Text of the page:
Body found in Meiners Oaks sledgehammer murder case
The body of a man allegedly murdered by his roommate in Meiners Oaks has been recovered following a month-long search.
Houston Auer is believed to have been murdered on May 12. His roommate, Cameron Lykins, 23, was arrested and charged with murder and a special allegation that he used a sledgehammer in the death. The Ventura Count Sheriff’s Department said that there was strong evidence that the murder occurred in the home, but had not been able to find a body.
On June 23, a State Fish and Wildlife warden found what he believed to be human remains near Upper Big Tujunga Road in Los Angeles County. Upon recovery, the remains were confirmed to be Auer’s, but a cause of death has yet to be determined, pending an autopsy.
Tall Ships start fundraiser for urgent repairs
The tall ships Hawaiian Chieftain and Lady Washington are in urgent need of repairs and the owners have turned to the community to fundraise for the pricey endeavor.
The ships, both of which visit both the Ventura and Channel Island harbors annually, require $120,000 in “critical repairs and maintenance projects” by July 31, according to an email sent by Grays Harbor Historical Seaport, which operates the ships out of Aberdeen, Washington.
“There are a lot of things the ships need,” said Brandi Bednarik, executive director. “One of the biggest costs are sails. Right now, the old and worn sails on our ships have already seen nearly 4,000 days of howling wind, bright sun, rain showers and salt air.”
When docked, the ships host educational tours and excursions for the weeks they are in port. The fundraiser specifies that for $12, one foot of sail can be purchased, and donations can be made in increments of 1, 2, 5 or 10 feet of sail canvas.
For more information, visit secure.donorpro.com/ghhs.
Endangered Species protection sought for Southern California mountain lions
The Center for Biological Diversity and the Mountain Lion Foundation have petitioned the California Fish and Game Commission to include protection for mountain lions in the California Endangered Species Act.
“Our mountain lions are dying horrible deaths from car collisions and rat poison, and their populations are at risk from inbreeding too,” said Tiffany Yap, a biologist at the center and primary author of the petition. “Without a clear legal mandate to protect mountain lions from the threats that are killing them and hemming them in on all sides, these iconic wild cats will soon be gone from Southern California.”
Habitat loss is also cited as a reason for dwindling populations, which has led to “dangerously low genetic diversity.” Further, urbanization has cut off the cougars from traveling outside of very specific areas.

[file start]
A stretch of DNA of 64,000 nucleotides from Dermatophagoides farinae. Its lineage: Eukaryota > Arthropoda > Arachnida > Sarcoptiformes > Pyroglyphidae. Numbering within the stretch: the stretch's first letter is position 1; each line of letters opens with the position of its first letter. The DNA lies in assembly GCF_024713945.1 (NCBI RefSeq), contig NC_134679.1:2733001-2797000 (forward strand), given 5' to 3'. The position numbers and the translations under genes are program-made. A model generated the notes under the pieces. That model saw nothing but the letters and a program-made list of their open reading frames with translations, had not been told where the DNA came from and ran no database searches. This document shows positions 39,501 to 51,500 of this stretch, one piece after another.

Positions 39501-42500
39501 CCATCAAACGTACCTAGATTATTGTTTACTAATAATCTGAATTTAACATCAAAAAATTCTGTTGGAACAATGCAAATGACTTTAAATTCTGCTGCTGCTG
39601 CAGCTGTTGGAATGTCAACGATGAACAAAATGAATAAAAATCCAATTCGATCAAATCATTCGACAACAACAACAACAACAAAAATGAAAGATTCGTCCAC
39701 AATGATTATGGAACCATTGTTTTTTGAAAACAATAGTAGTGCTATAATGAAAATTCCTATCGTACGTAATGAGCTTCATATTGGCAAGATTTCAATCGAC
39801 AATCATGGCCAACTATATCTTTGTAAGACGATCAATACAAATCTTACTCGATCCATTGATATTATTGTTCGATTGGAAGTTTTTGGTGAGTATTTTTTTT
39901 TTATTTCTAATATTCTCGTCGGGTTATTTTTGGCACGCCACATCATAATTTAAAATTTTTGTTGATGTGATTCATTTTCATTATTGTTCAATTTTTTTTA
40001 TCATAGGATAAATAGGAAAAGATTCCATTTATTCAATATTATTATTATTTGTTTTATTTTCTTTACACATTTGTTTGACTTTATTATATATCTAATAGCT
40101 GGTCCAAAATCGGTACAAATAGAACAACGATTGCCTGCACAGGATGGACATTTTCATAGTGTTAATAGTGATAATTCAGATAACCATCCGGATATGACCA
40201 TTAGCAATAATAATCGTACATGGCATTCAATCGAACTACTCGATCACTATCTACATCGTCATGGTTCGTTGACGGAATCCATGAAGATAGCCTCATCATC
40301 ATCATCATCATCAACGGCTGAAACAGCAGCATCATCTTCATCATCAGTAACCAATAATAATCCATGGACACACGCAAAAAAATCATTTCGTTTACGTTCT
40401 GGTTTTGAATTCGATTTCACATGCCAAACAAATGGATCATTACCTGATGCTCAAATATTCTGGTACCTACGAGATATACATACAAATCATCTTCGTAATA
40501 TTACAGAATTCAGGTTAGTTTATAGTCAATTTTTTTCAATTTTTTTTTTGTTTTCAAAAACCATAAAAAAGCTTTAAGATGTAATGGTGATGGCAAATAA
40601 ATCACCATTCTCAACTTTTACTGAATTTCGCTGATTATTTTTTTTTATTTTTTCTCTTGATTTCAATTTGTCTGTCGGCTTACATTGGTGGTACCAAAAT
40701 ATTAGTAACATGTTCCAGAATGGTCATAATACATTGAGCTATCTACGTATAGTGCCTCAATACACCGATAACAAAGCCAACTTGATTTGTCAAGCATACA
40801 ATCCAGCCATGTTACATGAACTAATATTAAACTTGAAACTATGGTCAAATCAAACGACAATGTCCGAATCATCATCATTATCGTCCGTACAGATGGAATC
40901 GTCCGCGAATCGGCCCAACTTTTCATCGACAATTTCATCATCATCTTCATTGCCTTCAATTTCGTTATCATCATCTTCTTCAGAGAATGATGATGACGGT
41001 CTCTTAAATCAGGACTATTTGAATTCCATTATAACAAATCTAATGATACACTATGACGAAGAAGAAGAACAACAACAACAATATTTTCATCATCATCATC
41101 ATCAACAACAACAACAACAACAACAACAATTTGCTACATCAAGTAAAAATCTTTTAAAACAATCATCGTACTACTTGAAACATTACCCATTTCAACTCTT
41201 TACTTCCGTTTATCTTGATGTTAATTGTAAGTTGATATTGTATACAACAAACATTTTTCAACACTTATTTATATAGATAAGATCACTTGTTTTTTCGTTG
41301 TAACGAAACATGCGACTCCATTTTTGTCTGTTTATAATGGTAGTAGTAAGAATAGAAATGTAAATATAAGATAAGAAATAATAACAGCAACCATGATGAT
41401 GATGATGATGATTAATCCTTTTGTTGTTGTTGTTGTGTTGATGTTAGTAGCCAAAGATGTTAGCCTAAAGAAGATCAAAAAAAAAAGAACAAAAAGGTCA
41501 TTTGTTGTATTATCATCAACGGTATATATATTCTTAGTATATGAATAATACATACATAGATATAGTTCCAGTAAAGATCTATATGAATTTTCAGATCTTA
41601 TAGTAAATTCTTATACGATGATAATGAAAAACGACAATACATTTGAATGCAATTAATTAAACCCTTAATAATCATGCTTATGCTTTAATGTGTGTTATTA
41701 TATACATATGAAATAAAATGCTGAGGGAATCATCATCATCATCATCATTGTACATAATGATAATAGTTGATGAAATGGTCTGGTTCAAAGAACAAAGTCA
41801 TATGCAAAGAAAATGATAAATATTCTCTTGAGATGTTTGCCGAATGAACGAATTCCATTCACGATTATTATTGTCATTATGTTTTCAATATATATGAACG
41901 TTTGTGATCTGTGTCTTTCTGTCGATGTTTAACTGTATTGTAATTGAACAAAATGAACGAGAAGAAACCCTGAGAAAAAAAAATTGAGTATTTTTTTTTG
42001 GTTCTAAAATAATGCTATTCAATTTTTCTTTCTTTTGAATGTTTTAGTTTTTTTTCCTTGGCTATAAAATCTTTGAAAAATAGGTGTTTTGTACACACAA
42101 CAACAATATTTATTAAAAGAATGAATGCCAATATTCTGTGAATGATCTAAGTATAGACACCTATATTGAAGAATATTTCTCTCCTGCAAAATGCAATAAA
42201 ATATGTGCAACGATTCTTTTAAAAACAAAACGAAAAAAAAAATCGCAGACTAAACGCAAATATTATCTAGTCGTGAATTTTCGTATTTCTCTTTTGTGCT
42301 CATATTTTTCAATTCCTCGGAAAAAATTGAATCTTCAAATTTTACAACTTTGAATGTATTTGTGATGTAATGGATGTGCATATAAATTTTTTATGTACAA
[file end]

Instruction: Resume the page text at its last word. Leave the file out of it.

“Very few young lions can make their way through the maze of homes that dot the hillsides of Southern California,” said Lynn Cullens, executive director of the Mountain Lion Foundation. “It’s time to recognize the threats that face mountain lions and improve our ability to protect them, because they matter for their own sakes and have significant value to all Californians.”
For more information and to read the petition, visit www.biologicaldiversity.org.
VCTC offers free rides to students
Hey kids, do you like free bus rides? The Ventura County Transportation Commission has got you covered!
Students enrolled at Moorpark College, Oxnard College, Ventura College, Ventura College East Campus in Santa Paula, CSU Channel Islands and Cal Lutheran University may use Ventura County public transportation for free with a student ID for another year thanks to an extension of the College Easy Ride program.
For more information and a full schedule, visit www.goventura.org.
Story Slam submissions sought in Thousand Oaks
Everybody get up, it’s time to slam now, we got a real jam goin’ down: a Story Slam. The Thousand Oaks Library is seeking submissions for its story slam, which will feature eight autobiographical stories read on stage by their authors in August.
Funny, poignant, uplifting or compelling, the only requirements are that the stories be autobiographical and true and be PG-rated with a maximum of 1,200 words, or about eight minutes in length when read aloud.
Submissions can be emailed to firstname.lastname@example.org with the subject line “Thousand Oaks Library Story Slam” or can be dropped off in a sealed envelope in person at the Thousand Oaks Library Administration Office, 1401 E. Janss Road, Thousand Oaks. For more information, visit www.tolibrary.org.
Ventura Police warn of rental scam
It can be hard enough to find a rental in Ventura without having to worry about being ripped off, but the City of Ventura Police Department says that you should be wary.
Since early June, the Department says that several residents have been scammed into giving a first month’s rent and deposit to scammers posing as homeowners. Police say that if it sounds too good to be true (i.e., lower than average rent in the area), it probably is, and to avoid listings that require wire transfers of money or ask for money up front.
If you believe you’re being targeted, contact the Ventura Police Department at 805-339-4400 and report the listing to the Federal Trade Commission at www.ftccomplaintassistant.gov.